All about our current healthcare crisis in one single article

0
Dañado-956x637-630x378
Nothing to see here, folks. Business as usual…

The ongoing crisis of our health system is nothing new, but things are now taking one strong turn for the worse.

This great report by the AP’s regional correspondent Frank Bajak resumes the terrible situation faced by both public hospitals and private clinics, and the living hell that many patients get through to obtain treatment. It’s a little bit lenghty, but worth a read.

“Doctors not allied with the government say many patients began dying from easily treatable illnesses when Venezuela’s downward economic slide accelerated after Chavez’s death from cancer in March. Doctors say it’s impossible to know how many have died, and the government doesn’t keep such numbers, just as it hasn’t published health statistics since 2010.

Almost everything needed to mend and heal is in critically short supply: needles, syringes and paraffin used in biopsies to diagnose cancer; drugs to treat it; operating room equipment; X-ray film and imaging paper; blood and the reagents needed so it can be used for transfusions.

Last month, the government suspended organ donations and transplants. At least 70 percent of radiotherapy machines, precisely what Gonzalez will need once her tumor is removed, are now inoperable in a country with 19,000 cancer patients – meaning fewer than 5,000 can be treated, said Dr. Douglas Natera, president of the Venezuelan Medical Federation.”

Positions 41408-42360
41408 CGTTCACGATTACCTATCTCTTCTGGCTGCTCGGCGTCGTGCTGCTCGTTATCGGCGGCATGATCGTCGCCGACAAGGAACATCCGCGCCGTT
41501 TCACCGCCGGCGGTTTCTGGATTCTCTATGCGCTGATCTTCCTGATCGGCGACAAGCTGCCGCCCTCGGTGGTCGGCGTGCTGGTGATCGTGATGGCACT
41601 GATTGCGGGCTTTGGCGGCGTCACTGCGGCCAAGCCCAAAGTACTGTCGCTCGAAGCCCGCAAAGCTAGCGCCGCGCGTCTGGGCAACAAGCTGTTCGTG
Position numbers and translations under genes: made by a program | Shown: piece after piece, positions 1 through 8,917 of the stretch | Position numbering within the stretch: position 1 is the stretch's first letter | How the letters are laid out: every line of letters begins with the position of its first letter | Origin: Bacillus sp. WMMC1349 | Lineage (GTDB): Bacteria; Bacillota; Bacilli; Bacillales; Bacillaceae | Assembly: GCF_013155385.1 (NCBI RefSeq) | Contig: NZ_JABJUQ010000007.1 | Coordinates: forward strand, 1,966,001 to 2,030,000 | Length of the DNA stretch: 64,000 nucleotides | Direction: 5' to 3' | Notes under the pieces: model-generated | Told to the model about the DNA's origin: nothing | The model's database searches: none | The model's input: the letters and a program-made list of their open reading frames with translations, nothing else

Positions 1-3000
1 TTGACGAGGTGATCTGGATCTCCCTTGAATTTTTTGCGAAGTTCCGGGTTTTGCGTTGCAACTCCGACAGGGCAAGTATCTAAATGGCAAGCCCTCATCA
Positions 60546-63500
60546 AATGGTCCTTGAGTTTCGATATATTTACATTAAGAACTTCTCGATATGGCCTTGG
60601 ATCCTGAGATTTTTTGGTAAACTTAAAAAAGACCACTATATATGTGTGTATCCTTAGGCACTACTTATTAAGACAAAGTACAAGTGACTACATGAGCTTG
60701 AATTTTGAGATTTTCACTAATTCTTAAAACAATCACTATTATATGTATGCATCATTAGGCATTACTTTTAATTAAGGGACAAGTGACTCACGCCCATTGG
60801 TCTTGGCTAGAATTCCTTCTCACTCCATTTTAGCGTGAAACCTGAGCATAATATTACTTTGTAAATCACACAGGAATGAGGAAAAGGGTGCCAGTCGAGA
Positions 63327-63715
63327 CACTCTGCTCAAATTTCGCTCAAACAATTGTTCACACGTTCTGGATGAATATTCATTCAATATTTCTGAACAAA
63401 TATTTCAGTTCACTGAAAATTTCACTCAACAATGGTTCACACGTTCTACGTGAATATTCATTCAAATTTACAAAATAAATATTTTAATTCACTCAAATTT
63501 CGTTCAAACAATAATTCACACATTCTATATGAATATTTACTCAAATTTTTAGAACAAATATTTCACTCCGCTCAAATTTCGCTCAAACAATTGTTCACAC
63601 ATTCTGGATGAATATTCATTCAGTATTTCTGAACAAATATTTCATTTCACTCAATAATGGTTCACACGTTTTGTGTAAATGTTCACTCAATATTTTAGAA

And in what can be considered as a case of good timing, it comes just as Health Minister Isabel Itúrria was unceremoniously dumped from the job yesterday, after only a little more than six months in charge. It was enough time, though to bungle the recent H1N1 outbreak and witness the biggest spike of malaria cases on record.

Her predecessor Maria Eugenia Sader was no better, though. To be honest, looks like the government ran out of options as they just brought back Francisco Armada Pérez, who was Health Minister between 2004 and 2007 and the only guy to repeat in the post since 1999.

1 COMMENT

  1. The new former minister has impressive qualifications. How he, or they, thinks he is going to succeed under these conditions….who knows. You may as well ask a brilliant surgeon to perform brain surgery with his hands.

  2. Oh, my God! I thought Sader was still minister and now 2 more have gone.
    A minister coming again to the post: Chacón’s an expert on that.

  3. I kind of wish ministerial posts where a bigger deal, enough to require justification for these moves. In other countries there’s always an excuse/justification to fire or resign. They come up with expending more time with the family, different views on some topic, goals not reached, party withdrawal from a coalition, sickness, political aspirations, etc.

    Instead we have people being replaced sin ton ni son. Was the previous minister dismissed for incompetence? disloyalty? a power struggle? We can’t even figure out who are the ministers the government thinks did a good job. Sight.

  4. Now almost nobody can get decent health care. Before it was just the poor that could not get health care. Mark another goal of socialist equality fully achieved in Venezuela.

Leave a Reply